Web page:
How to Handle Nighttime Anxiety, Worrying at Night

Nighttime anxiety can make it hard to fall asleep and stay asleep. Somehow, anxiety can seem even louder during the night than it does during the day; perhaps because the world is quiet and you are trying to get some much-needed sleep. Nighttime worry is exhausting and can make you feel tired but wired the next day. It's natural to toss and turn, tangling with anxious thoughts and feelings, but doing so simply fuels them and makes them even more intrusive and obnoxious. Read on for a tip on how to handle nighttime anxiety and worrying at night. 

Handle Nighttime Anxiety Like a Fussy Baby

If you've ever been around a baby day and night, you likely know that both babies and adults desperately need sleep. When a baby wakes up in the night, the goal is to tend to him gently and swiftly, meeting his needs yet getting him to fall back asleep as quickly as possible. Nighttime is not playtime. This is true for babies and anxiety alike.

Once wide awake and stimulated, these two creatures (babies and anxiety) are needy. They want to engage. "Pay attention to me!" they scream in one way or another.

"Go back to sleep and leave me alone!" you likely implore.

The more you interact with the creature, the more fired up they become until its bye-bye bed and any chance of much-needed rest. 

Therefore, when anxiety tries to keep us up at night, the best thing to do is to respond to it quietly and minimally. Rather than growling at it to shut up, arguing with anxious thoughts, or fueling negative emotions by joining in by building upon the worries and frets, tend to your emotional and physical needs in the moment and put yourself into a state of relaxation (and, ideally, sleep). 

How to Tend to Yourself and Put Nighttime Anxiety to Rest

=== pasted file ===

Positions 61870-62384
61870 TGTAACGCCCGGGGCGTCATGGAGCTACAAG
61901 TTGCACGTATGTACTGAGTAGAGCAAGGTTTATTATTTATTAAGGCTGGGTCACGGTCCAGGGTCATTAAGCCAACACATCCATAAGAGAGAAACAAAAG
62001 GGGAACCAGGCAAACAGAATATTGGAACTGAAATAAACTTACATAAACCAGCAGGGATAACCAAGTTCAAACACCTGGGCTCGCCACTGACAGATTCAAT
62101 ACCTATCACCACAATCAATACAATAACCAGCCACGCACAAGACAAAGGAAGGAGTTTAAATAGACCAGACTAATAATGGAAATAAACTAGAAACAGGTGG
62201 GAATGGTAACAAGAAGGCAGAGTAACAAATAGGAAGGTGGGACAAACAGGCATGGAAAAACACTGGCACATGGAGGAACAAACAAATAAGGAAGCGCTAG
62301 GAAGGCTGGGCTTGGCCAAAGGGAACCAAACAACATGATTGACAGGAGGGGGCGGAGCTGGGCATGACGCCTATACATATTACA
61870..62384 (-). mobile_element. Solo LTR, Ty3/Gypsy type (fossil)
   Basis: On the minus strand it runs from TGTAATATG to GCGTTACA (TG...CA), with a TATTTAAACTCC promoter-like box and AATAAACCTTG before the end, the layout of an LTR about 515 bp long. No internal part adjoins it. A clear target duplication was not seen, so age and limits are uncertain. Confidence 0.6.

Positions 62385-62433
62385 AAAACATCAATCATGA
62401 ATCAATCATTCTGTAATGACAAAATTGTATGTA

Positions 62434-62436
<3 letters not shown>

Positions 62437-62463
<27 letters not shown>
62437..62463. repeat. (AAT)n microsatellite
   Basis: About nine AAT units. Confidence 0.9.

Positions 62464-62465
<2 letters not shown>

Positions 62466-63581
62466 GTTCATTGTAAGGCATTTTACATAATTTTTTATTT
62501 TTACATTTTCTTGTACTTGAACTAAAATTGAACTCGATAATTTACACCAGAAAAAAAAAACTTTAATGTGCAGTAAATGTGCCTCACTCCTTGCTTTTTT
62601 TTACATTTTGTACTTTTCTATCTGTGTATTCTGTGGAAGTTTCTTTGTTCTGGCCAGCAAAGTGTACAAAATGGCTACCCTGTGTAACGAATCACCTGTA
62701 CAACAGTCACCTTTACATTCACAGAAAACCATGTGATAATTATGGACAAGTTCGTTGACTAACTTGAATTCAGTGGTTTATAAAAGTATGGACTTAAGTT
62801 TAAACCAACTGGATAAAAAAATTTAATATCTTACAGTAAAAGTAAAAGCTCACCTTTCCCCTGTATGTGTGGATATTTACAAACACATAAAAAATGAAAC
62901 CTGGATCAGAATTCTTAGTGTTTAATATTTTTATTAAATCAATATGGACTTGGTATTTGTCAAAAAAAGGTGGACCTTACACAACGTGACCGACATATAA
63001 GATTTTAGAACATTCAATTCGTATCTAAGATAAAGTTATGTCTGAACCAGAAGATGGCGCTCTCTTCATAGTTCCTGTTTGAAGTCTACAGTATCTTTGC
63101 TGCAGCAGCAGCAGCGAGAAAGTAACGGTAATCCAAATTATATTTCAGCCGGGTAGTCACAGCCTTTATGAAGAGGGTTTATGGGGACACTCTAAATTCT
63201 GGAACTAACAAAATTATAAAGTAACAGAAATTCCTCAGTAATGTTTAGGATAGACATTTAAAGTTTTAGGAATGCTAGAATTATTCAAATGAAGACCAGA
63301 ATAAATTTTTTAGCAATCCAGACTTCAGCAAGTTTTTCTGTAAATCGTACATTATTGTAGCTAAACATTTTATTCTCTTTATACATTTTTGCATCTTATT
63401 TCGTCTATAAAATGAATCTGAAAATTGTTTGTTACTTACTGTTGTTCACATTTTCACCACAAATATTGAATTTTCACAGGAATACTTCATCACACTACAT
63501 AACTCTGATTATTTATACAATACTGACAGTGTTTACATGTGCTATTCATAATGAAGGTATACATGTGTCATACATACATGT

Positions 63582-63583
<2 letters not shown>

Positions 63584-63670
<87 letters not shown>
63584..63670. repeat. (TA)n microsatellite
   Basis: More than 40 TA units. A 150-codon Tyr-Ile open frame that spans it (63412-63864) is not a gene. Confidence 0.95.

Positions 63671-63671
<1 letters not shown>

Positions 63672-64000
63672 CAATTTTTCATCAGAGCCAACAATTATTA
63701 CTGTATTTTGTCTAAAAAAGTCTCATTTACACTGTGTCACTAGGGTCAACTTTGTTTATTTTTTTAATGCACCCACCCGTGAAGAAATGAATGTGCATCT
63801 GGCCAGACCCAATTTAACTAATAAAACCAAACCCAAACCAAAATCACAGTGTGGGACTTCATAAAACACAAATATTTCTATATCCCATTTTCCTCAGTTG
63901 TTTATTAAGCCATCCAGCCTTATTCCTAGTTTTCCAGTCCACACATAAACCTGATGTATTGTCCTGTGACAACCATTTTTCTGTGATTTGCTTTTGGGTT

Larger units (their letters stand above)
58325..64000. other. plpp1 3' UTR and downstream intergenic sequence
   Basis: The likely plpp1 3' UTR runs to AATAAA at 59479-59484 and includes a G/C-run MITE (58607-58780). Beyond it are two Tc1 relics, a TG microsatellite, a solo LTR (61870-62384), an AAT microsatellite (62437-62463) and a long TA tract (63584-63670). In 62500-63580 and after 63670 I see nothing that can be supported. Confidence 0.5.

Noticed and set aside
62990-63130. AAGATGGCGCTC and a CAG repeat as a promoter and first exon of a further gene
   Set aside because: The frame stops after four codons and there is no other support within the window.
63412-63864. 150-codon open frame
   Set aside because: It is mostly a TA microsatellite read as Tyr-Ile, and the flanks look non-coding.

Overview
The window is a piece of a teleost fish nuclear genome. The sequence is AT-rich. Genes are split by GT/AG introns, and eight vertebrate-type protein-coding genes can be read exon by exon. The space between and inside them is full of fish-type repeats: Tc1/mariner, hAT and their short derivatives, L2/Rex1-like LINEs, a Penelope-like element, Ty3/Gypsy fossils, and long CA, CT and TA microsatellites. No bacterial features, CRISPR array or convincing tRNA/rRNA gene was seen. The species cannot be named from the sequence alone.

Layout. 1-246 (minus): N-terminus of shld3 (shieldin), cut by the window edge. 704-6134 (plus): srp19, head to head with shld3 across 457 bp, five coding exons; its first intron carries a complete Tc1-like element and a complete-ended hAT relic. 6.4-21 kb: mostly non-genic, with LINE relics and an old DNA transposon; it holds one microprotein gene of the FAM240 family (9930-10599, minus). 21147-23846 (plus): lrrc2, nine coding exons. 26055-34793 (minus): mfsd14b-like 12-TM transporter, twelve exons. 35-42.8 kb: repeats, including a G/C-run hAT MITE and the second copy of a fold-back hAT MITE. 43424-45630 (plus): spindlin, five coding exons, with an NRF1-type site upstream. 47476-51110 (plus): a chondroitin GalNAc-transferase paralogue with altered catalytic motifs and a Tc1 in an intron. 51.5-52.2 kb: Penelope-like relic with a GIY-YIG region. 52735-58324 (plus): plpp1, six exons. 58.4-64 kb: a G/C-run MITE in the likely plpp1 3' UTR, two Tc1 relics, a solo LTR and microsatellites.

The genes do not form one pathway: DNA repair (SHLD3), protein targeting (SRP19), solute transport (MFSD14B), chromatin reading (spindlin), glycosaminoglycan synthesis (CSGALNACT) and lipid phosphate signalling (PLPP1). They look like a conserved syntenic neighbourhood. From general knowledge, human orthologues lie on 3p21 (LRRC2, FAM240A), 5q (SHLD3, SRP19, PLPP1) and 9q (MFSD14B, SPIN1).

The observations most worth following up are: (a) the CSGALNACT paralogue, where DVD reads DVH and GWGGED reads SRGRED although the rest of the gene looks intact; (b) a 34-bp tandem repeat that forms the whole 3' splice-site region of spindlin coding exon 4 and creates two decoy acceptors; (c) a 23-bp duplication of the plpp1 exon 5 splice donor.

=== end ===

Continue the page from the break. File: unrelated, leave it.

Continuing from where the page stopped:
When your "baby" keeps you awake, do something gentle to self-soothe. Rather than interacting with and stimulating nighttime worries, try one or more of these approaches.

  • Massage tension away. Turn your attention away from racing thoughts and focus instead on your body. Scan head to toe and notice any knots of tension. Keeping your focus here rather than on worries and gently massage those knots to relax them.
  • Use progressive muscle relaxation. Often, anxiety makes us feel tense and sore everywhere. This is common at night when lying rigid in bed or tossing about in an attempt to get comfortable. We become so caught up in our thoughts that anxiety sneaks into our bodies unnoticed--until we feel stiff, sore, and achy. With purpose, turn your attention to your body, and conduct a body scan. Starting with your toes and slowly moving upward to your head, tense, hold, then relax each muscle group. Visualize the anxious energy leaving your body, draining through your mattress, and seeping into the floor.
  • Use mindfulness. When you catch yourself playing with the "baby" by buying into your thoughts, ruminating, or berating yourself, shift your body to find a (reasonably) comfortable position, and then shift your attention. Breathe slowly and deeply, focusing on the sound and feel of your breath. You can repeat a word or a phrase, something as simple as, "Breathing in, I am calm; breathing out, I am relaxed." Be mindful of your breathing in this way. You might also select a focus object, a point in the room or on the ceiling, or a small item you hold in your hand. Concentrate on its presence. When your anxious thoughts cry loudly, return your attention to your breath or focus object. 

Turning to mindfulness can help you relax and rest rather than engaging with anxiety, your fussy "baby." I also invite you to tune in to this video for another tip for dealing with nighttime anxiety and worrying at night. 

APA Reference
Peterson, T. (2020, May 28). How to Handle Nighttime Anxiety, Worrying at Night, HealthyPlace. Retrieved on 2024, July 24 from

Author: Tanya J. Peterson, MS, NCC, DAIS

Tanya J. Peterson is the author of numerous anxiety self-help books, including The Morning Magic 5-Minute Journal, The Mindful Path Through Anxiety, 101 Ways to Help Stop Anxiety, The 5-Minute Anxiety Relief Journal, The Mindfulness Journal for Anxiety, The Mindfulness Workbook for Anxiety, and Break Free: Acceptance and Commitment Therapy in 3 steps. She has also written five critically acclaimed, award-winning novels about life with mental health challenges. She delivers workshops for all ages and provides online and in-person mental health education for youth. She has shared information about creating a quality life on podcasts, summits, print and online interviews and articles, and at speaking events. Tanya is a Diplomate of the American Institution of Stress helping to educate others about stress and provide useful tools for handling it well in order to live a healthy and vibrant life. Find her on her website, Facebook, Instagram, and Twitter.

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